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by Dante Gabriel Rossetti (1828 - 1882)
The blessed damozel leaned out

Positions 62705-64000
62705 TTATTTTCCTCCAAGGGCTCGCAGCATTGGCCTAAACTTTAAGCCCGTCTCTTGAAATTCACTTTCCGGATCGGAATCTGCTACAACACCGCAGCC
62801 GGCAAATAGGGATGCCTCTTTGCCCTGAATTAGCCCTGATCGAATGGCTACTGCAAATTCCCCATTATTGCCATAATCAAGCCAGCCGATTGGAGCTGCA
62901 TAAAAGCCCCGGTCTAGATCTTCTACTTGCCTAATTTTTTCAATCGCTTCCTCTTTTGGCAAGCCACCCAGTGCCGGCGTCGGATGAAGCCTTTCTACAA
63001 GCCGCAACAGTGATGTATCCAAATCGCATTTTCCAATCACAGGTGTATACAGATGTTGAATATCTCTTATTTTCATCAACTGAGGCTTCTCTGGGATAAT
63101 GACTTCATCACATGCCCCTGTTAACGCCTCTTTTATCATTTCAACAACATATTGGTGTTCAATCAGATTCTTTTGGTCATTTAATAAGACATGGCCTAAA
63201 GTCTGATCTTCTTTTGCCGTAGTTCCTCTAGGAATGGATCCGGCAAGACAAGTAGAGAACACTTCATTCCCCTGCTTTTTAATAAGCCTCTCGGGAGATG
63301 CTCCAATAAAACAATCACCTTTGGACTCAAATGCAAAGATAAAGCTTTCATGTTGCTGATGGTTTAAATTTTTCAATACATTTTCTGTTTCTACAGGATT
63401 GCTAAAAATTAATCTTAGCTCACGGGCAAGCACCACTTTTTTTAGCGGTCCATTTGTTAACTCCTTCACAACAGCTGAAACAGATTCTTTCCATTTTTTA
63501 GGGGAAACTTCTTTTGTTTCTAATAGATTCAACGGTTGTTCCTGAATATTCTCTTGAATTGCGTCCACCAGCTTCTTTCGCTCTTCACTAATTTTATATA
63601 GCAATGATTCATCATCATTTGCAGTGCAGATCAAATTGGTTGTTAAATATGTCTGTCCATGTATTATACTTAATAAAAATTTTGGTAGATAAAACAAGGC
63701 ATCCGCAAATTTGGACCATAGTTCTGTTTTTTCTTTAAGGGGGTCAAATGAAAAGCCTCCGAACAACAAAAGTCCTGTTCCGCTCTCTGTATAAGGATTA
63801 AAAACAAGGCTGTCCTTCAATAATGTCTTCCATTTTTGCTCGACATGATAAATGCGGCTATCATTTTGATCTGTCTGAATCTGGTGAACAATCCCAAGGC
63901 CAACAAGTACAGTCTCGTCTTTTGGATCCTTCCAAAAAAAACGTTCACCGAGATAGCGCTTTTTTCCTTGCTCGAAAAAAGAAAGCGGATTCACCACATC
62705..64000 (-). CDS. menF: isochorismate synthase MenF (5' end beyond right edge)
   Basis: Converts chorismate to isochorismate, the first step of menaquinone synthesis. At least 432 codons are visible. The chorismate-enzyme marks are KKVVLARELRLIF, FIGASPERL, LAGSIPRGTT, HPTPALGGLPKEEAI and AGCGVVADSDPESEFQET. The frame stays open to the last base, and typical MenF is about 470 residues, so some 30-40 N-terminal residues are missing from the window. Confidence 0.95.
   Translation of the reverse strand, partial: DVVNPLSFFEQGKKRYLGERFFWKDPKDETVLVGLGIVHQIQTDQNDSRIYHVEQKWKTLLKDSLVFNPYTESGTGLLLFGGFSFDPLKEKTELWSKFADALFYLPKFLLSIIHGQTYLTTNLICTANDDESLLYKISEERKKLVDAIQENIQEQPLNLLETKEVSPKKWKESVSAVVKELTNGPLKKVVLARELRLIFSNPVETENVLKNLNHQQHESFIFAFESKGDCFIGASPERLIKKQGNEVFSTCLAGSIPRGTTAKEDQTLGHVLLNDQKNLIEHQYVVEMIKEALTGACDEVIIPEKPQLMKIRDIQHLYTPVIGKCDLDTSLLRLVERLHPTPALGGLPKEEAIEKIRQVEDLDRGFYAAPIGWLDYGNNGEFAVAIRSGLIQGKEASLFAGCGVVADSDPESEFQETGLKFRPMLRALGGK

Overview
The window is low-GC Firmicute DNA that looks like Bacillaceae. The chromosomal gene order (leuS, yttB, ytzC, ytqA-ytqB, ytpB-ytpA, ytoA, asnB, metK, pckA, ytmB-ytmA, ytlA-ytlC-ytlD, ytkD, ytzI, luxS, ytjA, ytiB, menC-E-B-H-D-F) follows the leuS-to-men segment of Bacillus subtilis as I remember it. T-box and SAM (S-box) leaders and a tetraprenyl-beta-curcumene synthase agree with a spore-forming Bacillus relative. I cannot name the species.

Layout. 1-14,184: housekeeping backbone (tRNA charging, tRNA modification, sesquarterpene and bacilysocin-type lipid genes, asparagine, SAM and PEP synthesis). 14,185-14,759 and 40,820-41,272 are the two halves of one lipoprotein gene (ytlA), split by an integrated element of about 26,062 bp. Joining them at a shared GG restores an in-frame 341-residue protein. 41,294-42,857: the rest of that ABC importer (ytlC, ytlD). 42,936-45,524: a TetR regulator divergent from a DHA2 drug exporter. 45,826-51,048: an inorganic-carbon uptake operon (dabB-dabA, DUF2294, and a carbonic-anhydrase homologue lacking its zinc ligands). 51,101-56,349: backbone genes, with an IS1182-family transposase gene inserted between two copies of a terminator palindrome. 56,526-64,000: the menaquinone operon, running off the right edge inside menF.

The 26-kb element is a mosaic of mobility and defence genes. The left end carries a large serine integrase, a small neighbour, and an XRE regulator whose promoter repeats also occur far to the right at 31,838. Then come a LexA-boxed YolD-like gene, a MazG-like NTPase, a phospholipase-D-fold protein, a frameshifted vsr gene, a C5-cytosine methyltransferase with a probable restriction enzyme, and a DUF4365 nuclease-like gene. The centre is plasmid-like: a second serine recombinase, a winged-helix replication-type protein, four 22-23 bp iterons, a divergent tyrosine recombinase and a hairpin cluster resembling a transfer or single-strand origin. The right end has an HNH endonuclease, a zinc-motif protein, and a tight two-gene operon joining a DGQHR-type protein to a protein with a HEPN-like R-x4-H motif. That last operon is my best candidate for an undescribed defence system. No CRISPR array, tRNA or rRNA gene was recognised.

The blessed damozel leaned out From the gold bar of Heaven; Her eyes were deeper than the depth Of waters stilled at even; She had three lilies in her hand, And the stars in her hair were seven. Her robe, ungirt from clasp to hem, No wrought flowers did adorn, But a white rose of Mary's gift, For service meetly worn; Her hair that lay along her back Was yellow like ripe corn. Herseemed she scarce had been a day One of God's choristers; The wonder was not yet quite gone From that still look of hers; Albeit, to them she left, her day Had counted as ten years. (To one, it is ten years of years. ... Yet now, and in this place, Surely she leaned o'er me -- her hair Fell all about my face. . . . Nothing: the autumn fall of leaves. The whole year sets apace.) It was the rampart of God's house That she was standing on; By God built over the sheer depth The which is Space begun; So high, that looking downward thence She scarce could see the sun. It lies in Heaven, across the flood Of ether, as a bridge. Beneath, the tides of day and night With flame and darkness ridge The void, as low as where this earth Spins like a fretful midge. Around her, lovers, newly met 'Mid deathless love's acclaims, Spoke evermore among themselves Their [heart-remembered names]1; And the souls mounting up to God Went by her like thin flames. And still she bowed herself and stooped Out of the circling charm; Until her bosom must have made The bar she leaned on warm, And the lilies lay as if asleep Along her bended arm. From the fixed place of Heaven she saw Time like a pulse shake fierce Through all the worlds. Her gaze still strove Within the gulf to pierce Its path; and now she spoke as when The stars sang in their spheres. The sun was gone now; the curled moon Was like a little feather Fluttering far down the gulf; and now She spoke through the still weather. Her voice was like the voice the stars Had when they sang together. (Ah sweet! Even now, in that bird's song, Strove not her accents there, Fain to be hearkened? When those bells Possessed the mid-day air, Strove not her steps to reach my side Down all the echoing stair?) "I [wish]2 that he were come to me, For he will come," she said. "Have I not prayed in Heaven? -- on earth, Lord, Lord, has he not pray'd? Are not two prayers a perfect strength? And shall I feel afraid? "When round his head the aureole clings, And he is clothed in white, I'll take his hand and go with him To the deep wells of light; We will step down as to a stream, And bathe there in God's sight. "We two will stand beside that shrine, Occult, withheld, untrod, Whose lamps are stirred continually With prayer sent up to God; And see our old prayers, granted, melt Each like a little cloud. "We two will lie i'the shadow of That living mystic tree Within whose secret growth the Dove Is sometimes felt to be, While every leaf that His plumes touch Saith His Name audibly. "And I myself will teach to him, I myself, lying so, The songs I sing here; which his voice Shall pause in, hushed and slow, And find some knowledge at each pause, Or some new thing to know." (Alas! We two, we two, thou say'st! Yea, one wast thou with me That once of old. But shall God lift To endless unity The soul whose likeness with thy soul Was but its love for thee?) "We two," she said, "will seek the groves Where the lady Mary is, With her five handmaidens, whose names Are five sweet symphonies, Cecily, Gertrude, Magdalen, Margaret and Rosalys. "Circlewise sit they, with bound locks And foreheads garlanded; Into the fine cloth white like flame Weaving the golden thread, To fashion the birth-robes for them Who are just born, being dead. "He shall fear, haply, and be dumb: Then will I lay my cheek To his, and tell about our love, Not once abashed or weak: And the dear Mother will approve My pride, and let me speak. "Herself shall bring us, hand in hand, To Him round whom all souls Kneel, the clear-ranged unnumbered heads Bowed with their aureoles: And angels meeting us shall sing To their citherns and citoles. "There will I ask of Christ the Lord Thus much for him and me: -- Only to live as once on earth With Love, -- only to be, As then awhile, for ever now Together, I and he." She gazed and listened and then said, Less sad of speech than mild, -- "All this is when he comes." She ceased. The light thrilled towards her, fill'd With angels in strong level flight. Her eyes prayed, and she smil'd. (I saw her smile.) But soon their path Was vague in distant spheres: And then she cast her arms along The golden barriers, And laid her face between her hands, And wept. (I heard felt her tears.)